The Social Public Enterprise for Water and Sanitation (EPSAS), and a recently created “water cabinet” have started to supply public tanker trucks to bring water to various communities, but each day they must wait hours in line to fill their buckets with water.  The statistics say that over 125,000 families have been affected so far.  There is also a struggle between different industries (such as miners, agriculture, and communities) over the rights to the little water that is available.  The president has called on Bolivians to “be prepared for the worst.”


Image Soure: Getty Images – Many communities are protesting the lack of water.

The water cabinet has also asked for technical advice from foreign companies, including Korea and several European companies.  Unfortunately, many of the solutions would have had to be implemented proactively (such as additional wells, aqueducts, diverting rivers) and will not be in place until next year if they start now.  To make matters worse, after the rationing was announced in La Paz, there was a strike by all garbage collectors – an absolute nightmare for hygiene in the city!  Fortunately, the local government stepped in to quickly resolve this situation.

The drought is not only having dramatic effects in Bolivia, there are also issues in neighbouring countries.  Peru has also declared a state of emergency over forest fires that have been raging across the country do to dry weather over the past year.  Over 12,000 hectares of forest have burnt, including 5 protected areas, where endangered animals, crops, and domestic animals are under threat.  Peru claims they had no way to prepare for this type of situation but, according to the article, a group of 23 scientists sent letters to Brazil, Peru, and Bolivia about the grave risks of drought and forest-fires due to the “drought conditions over the last year”.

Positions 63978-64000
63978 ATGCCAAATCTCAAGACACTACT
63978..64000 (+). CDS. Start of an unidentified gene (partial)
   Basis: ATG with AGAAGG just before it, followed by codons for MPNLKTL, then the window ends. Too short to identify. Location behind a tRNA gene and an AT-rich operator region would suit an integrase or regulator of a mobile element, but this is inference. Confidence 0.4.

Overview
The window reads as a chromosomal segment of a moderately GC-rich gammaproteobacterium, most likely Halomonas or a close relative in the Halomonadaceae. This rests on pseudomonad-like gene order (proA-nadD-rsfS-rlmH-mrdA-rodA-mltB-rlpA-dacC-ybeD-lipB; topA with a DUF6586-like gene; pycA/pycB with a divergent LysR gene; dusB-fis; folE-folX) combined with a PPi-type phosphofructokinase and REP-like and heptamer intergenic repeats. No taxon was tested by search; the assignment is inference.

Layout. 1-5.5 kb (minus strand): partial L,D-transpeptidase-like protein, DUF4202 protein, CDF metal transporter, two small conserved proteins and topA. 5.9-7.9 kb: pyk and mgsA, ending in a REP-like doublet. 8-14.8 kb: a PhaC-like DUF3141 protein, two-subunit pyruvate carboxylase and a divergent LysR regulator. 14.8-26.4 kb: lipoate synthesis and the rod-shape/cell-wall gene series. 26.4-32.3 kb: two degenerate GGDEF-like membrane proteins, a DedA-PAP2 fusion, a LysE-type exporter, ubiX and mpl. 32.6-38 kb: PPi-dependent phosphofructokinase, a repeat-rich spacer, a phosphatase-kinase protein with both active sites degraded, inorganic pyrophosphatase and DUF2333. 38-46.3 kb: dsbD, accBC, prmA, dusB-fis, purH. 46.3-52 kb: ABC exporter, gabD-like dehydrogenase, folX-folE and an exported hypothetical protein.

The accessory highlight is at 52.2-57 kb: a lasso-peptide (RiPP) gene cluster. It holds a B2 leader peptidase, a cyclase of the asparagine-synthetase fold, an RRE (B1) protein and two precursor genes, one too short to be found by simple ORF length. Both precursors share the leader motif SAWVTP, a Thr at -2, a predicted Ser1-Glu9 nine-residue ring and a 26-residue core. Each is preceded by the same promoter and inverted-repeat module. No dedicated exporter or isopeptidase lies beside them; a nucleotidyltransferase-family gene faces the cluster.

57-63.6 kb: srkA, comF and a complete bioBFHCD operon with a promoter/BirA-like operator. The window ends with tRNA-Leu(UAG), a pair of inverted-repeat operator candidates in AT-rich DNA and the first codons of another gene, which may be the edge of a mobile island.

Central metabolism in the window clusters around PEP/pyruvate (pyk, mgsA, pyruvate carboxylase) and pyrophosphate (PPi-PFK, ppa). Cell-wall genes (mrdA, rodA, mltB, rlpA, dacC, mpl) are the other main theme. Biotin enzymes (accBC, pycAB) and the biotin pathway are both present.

Image source: EPA – People in La Paz are forced to fill up buckets and other containers from tankers that are available in the city.

The president has announced that he’s going to stop all of his other regular activities in order to devote himself fully to solving this water crisis.  He also called on Bolivians to “improve water saving practices” and reduce water consumption until the issue is resolved.

“[The government] has the obligation to mobilize economic resources to meet a human right, which is water.” – Evo Morales (President of Bolivia)

I hope that this situation resolves itself in the coming weeks.  However, I think this is a good indication of the problems to come, and a good demonstration of the types of problems faced all around the world by climate change.  Countries must prepare themselves for many different environmental changes, and people must prepare themselves to deal with the consequences.  This is not ideal, but it’s the world we’ve got, and we’ve all got to figure out how to live on it…

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My photos: This weekend in Teja Hausi (the valley beside Sucre), I saw people from the community washing food and clothes in the river because the drought has lead many people to not have enough water in their wells for household purposes.

Links to Related Articles:


About Amanda

Hi, I’m Amanda! Originally from Ottawa, Canada, I am currently living with my partner (Steve) in Sucre, Bolivia for the next year. I work in the unique space between industrial design and international development – but what does that even mean? I’m passionate about working WITH marginalized communities in a way that utilizes design to improve the lives of different types of people around the world. I have worked, studied, traveled, and researched on every continent (except Antarctica), and most recently I lived in Ghana, Bangladesh and Nepal. I love exploring new cultures and learning more about myself along the way.
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3 Responses to No Running Water – Drought in Bolivia

  1. Valerie Roy says:

    Wow! A serious crisis! Thanks for the research! What we take for granted in Canada, right?

    Liked by 1 person

  2. Pingback: Day Trip in La Paz, Bolivia – Valle de la Luna and Mount Chacaltaya | Amanda Around the World

  3. Pingback: Don’t flush the toilet paper! – Access to basic services in Bolivia | Amanda Around the World